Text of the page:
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Terror Attack in New York City Leave Drew Shaken

3 mins read

By Olivia Kingree

Eight  people were killed and at least a dozen more injured in a terrorist attack last week when a man drove down a bike path in lower Manhattan hitting bikers, pedestrians and a school bus. Sayfullo Saipov, a 29-year-old Uzbek man living in New Jersey, drove a rented Home Depot pickup truck approximately 10 blocks down the bike path. A note inside of the truck stated that the attack was committed in support of ISIS.

The attack occurred around the time when students were leaving schools in the area.

According to NBC, after an apparently deliberate crash into a school bus, the driver screamed “Allahu Akbar” then left the truck carrying what resembled two real guns, but were actually a pellet and paint gun. He was then shot by a New York Police Department officer.

In response to the attack, President Trump tweeted, “In NYC, looks like another attack by a very sick and deranged person. Law enforcement is following this closely. NOT IN THE U.S.A.!”

The victims included a group of five friends from Argentina who were visiting New York City to celebrate their 30 year high school reunion.

On Twitter, Argentine President Mauricio Macri wrote that he was “deeply moved by the tragic deaths … in NY. We put ourselves at the disposition of the families of the Argentinian victims.”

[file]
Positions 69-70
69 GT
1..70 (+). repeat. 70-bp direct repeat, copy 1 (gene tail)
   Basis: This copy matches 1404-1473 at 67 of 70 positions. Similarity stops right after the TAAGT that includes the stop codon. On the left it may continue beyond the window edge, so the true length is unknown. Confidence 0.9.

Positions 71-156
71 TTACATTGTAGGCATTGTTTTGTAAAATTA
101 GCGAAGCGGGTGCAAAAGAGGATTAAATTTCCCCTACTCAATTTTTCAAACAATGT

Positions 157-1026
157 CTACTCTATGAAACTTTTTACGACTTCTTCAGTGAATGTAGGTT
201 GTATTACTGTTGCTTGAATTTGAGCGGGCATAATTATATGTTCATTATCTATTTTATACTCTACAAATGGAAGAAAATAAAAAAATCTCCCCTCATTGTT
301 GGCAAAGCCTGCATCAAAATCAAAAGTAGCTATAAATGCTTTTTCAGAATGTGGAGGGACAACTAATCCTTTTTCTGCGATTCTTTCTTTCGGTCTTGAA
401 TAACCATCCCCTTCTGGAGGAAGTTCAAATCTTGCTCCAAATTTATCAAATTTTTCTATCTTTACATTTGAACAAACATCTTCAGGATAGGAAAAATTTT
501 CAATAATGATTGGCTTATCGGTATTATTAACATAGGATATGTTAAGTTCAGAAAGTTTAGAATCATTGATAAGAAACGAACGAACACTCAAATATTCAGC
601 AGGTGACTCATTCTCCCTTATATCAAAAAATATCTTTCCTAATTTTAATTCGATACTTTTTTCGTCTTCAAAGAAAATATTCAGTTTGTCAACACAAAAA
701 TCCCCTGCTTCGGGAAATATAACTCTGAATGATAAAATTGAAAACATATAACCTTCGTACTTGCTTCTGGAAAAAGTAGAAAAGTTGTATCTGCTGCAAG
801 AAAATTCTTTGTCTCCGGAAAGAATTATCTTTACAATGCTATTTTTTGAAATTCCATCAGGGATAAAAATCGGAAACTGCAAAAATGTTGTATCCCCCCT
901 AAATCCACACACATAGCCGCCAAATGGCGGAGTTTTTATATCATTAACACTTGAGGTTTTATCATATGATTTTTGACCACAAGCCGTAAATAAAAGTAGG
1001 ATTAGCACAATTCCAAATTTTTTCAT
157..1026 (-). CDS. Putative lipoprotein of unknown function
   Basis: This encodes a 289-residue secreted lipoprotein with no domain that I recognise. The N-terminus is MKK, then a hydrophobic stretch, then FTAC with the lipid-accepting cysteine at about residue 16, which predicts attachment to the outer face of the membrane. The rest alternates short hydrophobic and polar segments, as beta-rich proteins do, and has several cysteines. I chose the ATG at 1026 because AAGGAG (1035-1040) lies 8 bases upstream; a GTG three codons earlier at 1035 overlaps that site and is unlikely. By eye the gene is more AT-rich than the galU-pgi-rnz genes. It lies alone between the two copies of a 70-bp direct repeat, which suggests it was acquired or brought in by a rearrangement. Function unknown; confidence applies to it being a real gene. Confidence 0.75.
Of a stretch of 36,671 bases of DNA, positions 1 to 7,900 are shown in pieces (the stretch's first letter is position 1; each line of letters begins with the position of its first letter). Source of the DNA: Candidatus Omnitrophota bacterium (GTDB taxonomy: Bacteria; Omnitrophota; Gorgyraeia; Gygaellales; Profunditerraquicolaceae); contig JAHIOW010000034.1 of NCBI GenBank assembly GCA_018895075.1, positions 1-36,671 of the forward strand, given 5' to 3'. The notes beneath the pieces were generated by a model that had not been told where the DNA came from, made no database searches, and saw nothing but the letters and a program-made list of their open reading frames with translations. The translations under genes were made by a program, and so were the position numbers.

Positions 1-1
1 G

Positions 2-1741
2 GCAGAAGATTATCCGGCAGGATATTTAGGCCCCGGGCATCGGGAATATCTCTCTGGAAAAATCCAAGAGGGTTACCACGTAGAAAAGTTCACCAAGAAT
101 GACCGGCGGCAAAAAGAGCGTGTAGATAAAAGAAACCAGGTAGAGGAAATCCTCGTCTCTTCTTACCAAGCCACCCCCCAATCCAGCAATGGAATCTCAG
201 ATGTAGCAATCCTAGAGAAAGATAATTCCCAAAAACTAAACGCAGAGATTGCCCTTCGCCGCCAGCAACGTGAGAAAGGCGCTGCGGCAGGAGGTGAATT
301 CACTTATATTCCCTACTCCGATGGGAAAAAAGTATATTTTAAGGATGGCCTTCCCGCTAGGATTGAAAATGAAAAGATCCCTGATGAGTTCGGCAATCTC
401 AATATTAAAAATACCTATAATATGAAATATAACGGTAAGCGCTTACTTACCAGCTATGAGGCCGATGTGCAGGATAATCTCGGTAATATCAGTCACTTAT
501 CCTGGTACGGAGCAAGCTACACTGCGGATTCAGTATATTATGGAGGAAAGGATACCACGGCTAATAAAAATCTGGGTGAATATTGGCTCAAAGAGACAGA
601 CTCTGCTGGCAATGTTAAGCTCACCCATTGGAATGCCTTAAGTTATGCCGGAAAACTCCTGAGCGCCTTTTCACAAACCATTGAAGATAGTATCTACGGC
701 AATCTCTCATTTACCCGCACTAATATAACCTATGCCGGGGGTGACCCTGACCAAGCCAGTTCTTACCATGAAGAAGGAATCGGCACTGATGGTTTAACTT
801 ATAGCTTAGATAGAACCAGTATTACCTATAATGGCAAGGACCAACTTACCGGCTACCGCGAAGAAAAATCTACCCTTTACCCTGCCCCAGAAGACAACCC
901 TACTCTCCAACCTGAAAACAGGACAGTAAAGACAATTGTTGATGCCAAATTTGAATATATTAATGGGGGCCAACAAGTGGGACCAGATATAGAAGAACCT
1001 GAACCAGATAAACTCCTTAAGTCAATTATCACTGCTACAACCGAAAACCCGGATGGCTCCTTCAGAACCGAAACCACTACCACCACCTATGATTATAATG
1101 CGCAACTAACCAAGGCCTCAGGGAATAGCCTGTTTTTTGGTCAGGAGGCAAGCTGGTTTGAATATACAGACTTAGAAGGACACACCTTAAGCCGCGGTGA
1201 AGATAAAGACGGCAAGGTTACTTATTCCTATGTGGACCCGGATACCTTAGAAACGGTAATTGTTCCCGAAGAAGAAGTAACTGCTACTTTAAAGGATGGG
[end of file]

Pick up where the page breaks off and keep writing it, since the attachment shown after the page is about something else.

According to CNN, New York Mayor Bill de Blasio said that this was “a particularly cowardly act of terror” which was “aimed at innocent civilians, aimed at people going about their lives who had no idea what was about to hit them.”

Genevieve Windbiel (‘20), a New York City native, said that the attack initially affected her personally as she feared for “certain people I hadn’t heard from.” She also recalled that a mother she knew was planning to hide information about the attack from her children.

“I would say every time there’s a new attack it puts everyone on edge,” said Jordan Aussicker (‘20), “no matter who commits the killing or how far away it happens. The aftermath of the attacks always means that in the days following you’re wary of how close airplanes fly to the ground, what’s in the bag you see by the bench, and if the lockdown drills at your little sister’s school that day might not be a drill this time. That no matter if the attack is continents away or in your own backyard it still affects each and every one of us.”

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